Even as World War II was wrapping up and Allied soldiers occupied much of Western Europe, the British Special Operations Executive was still devising plans to kill Adolf Hitler in Germany and bring the war to a swift end.
Many different options were considered, including bombing his personal train, sabotaging railway stations, and even poisoning Hitler’s water or food, but all those were deemed too complex to ensure success.
The planners decided it would be best and easiest to kill the Fuhrer at the Berghof, Hitler’s mountain chalet in southern Germany.
While interviewing German prisoners taken from the Allied invasion of Europe, the SOE discovered one of the defender of the Nazi’s Fortress Europe was once a member of Hitler’s personal bodyguard, stationed at the Berghof.
The former guard’s testimony revealed a distinct weakness in the German dictator’s morning routines while staying at the chalet. When he was staying at the Berghof, the Nazis flew a Nazi flag from the top of the house, which could be seen from Berchtesgaden, the town nearby. Every morning around 10am, he would take a 20 minute walk, always alone, out of sight of the guard houses.
British officials decided this would be the best place to plan for an assassination attempt, as they could confirm that Hitler was at the Berghof before launching the final phases of the operation, then infiltrate the grounds and do the job.
Another captured German also revealed that his uncle was a local in the town and was vehemently anti-Hitler and could thus be recruited to aid the commandos. Once there, the British considered a few weapons that might be used to ensure Hitler’s demise (including the use of a bazooka) but they settled on a skilled sniper to do the job.
The Special Operations Executive devised a plan that would see German-speaking Poles and a British sniper parachute into Salzburg and be driven to Berchtesgaden by the uncle.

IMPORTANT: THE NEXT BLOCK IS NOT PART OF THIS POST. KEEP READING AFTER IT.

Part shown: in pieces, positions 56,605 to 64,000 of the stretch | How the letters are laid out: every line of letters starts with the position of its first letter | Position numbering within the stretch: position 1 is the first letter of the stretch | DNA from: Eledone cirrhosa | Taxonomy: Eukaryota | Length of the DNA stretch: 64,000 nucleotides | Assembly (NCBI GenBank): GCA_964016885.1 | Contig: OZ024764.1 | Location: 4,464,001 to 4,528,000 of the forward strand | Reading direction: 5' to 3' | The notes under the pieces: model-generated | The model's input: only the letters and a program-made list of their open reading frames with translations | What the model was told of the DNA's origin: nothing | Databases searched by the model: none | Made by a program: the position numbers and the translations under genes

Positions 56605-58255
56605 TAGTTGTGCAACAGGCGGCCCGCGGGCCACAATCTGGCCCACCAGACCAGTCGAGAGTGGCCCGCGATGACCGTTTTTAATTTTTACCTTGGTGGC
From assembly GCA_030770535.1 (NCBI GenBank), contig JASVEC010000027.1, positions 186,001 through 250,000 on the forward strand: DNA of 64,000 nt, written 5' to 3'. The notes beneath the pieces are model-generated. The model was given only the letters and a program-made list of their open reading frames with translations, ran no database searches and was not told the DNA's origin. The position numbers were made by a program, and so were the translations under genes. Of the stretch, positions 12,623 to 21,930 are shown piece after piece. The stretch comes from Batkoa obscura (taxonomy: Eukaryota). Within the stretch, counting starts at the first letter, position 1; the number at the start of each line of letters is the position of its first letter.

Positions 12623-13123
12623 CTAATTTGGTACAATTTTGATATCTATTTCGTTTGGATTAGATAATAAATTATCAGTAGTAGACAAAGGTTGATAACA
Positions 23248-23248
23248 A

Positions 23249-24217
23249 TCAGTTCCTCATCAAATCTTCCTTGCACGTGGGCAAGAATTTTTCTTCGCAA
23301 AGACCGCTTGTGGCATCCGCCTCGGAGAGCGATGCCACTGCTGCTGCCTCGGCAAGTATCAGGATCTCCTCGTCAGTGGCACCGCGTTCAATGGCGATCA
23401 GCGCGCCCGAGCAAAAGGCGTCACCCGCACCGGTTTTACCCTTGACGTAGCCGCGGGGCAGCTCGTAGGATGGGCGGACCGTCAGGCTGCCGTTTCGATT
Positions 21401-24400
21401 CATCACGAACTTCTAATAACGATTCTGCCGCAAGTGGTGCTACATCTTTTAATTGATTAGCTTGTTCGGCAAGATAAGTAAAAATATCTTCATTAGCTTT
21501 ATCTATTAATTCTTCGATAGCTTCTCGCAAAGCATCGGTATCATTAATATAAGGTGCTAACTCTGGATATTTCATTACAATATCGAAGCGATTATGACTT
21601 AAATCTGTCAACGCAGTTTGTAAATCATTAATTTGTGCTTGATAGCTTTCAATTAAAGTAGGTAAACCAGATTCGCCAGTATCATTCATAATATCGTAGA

Once in Berchtesgaden and disguised as German troops and carrying Wehrmacht rifles, the commandos would make their way to the Berghof grounds and wait for Hitler’s morning stroll. It would be there they take out the Fuhrer and make their way back to Berchtesgaden.
Although the plan had the backing of British Prime Minister Winston Churchill, it was ultimately abandoned for a few reasons. The first and most important is that all the Allied intelligence services considered Hitler so terrible at military strategy that they feared someone more competent would take his place and prolong the war.
They also worried about the ramifications of the Hitler Mythology. While it was widely known among Allied leaders (and probably German leadership) that Hitler was a poor strategist, it wasn’t really known among the Fuhrer’s most fervent supporters. Planners worried that killing Hitler would leave behind a mythos similar to the end of World War I – that if Hitler had survived the war, Germany would have won. They worried such an occurrence would lead to another war.
Finally, they didn’t want to make a martyr of Hitler and thus National Socialism as an ideology. The plan was ultimately scrapped due to the divisions of opinion it caused in the British military and intelligence leadership.
The plan, originally scheduled for July 14, 1944 didn’t happen and a fully alive Hitler left the Berghof for the last time that day, never to return.